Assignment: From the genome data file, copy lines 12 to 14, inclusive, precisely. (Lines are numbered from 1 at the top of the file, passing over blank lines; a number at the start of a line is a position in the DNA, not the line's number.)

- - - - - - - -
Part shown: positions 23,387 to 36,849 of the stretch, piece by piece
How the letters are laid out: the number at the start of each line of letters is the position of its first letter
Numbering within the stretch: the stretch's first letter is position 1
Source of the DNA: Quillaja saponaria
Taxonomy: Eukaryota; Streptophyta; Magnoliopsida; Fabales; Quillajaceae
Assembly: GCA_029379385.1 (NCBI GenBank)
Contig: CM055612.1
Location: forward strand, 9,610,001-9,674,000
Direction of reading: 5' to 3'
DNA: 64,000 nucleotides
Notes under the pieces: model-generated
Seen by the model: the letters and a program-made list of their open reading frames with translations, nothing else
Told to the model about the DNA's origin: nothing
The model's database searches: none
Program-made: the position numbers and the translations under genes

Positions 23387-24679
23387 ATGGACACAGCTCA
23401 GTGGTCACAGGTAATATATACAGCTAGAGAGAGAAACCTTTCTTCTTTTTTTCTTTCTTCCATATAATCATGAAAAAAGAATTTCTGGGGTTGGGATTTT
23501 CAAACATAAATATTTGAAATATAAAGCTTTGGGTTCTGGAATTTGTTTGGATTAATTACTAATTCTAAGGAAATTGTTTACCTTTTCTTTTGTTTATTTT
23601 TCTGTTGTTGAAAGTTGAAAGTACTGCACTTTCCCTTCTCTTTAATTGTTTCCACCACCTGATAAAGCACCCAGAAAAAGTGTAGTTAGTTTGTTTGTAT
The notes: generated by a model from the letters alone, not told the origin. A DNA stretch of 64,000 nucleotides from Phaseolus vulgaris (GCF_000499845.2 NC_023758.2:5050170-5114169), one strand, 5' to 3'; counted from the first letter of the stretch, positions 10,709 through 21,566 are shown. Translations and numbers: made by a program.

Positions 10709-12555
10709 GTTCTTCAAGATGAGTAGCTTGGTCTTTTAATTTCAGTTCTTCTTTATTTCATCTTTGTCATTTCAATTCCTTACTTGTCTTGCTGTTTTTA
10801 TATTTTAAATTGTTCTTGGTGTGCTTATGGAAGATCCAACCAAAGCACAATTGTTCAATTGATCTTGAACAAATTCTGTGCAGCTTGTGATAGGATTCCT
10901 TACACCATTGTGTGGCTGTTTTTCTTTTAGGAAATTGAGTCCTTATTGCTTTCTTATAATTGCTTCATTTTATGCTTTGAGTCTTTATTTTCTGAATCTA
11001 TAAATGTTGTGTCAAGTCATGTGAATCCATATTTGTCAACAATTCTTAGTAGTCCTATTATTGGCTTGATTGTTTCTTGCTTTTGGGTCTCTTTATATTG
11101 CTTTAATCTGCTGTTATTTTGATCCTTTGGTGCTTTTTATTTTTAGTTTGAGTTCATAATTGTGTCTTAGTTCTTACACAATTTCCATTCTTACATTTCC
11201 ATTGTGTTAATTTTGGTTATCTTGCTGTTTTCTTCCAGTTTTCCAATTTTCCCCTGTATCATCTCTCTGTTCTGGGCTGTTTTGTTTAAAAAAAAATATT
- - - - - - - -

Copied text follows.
Seen by the model: the letters and a program-made list of their open reading frames with translations, nothing else
Told to the model about the DNA's origin: nothing
The model's database searches: none